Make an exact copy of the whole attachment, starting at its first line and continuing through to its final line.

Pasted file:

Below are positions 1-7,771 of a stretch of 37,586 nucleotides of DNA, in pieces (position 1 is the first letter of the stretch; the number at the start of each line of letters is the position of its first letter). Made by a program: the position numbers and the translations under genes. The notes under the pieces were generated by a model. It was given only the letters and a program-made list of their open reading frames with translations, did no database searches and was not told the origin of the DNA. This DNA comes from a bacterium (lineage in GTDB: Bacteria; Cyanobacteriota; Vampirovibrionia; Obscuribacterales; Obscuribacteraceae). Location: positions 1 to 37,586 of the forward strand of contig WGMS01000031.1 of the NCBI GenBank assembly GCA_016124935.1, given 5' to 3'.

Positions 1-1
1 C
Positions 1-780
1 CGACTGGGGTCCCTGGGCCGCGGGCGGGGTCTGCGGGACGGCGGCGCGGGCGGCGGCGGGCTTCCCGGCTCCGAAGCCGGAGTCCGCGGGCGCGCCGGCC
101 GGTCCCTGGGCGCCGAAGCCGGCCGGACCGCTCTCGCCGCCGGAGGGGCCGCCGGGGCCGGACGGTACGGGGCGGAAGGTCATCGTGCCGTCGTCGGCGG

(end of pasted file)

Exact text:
Below are positions 1-7,771 of a stretch of 37,586 nucleotides of DNA, in pieces (position 1 is the first letter of the stretch; the number at the start of each line of letters is the position of its first letter). Made by a program: the position numbers and the translations under genes. The notes under the pieces were generated by a model. It was given only the letters and a program-made list of their open reading frames with translations, did no database searches and was not told the origin of the DNA. This DNA comes from a bacterium (lineage in GTDB: Bacteria; Cyanobacteriota; Vampirovibrionia; Obscuribacterales; Obscuribacteraceae). Location: positions 1 to 37,586 of the forward strand of contig WGMS01000031.1 of the NCBI GenBank assembly GCA_016124935.1, given 5' to 3'.

Positions 1-1
1 C
Positions 1-780
1 CGACTGGGGTCCCTGGGCCGCGGGCGGGGTCTGCGGGACGGCGGCGCGGGCGGCGGCGGGCTTCCCGGCTCCGAAGCCGGAGTCCGCGGGCGCGCCGGCC
101 GGTCCCTGGGCGCCGAAGCCGGCCGGACCGCTCTCGCCGCCGGAGGGGCCGCCGGGGCCGGACGGTACGGGGCGGAAGGTCATCGTGCCGTCGTCGGCGG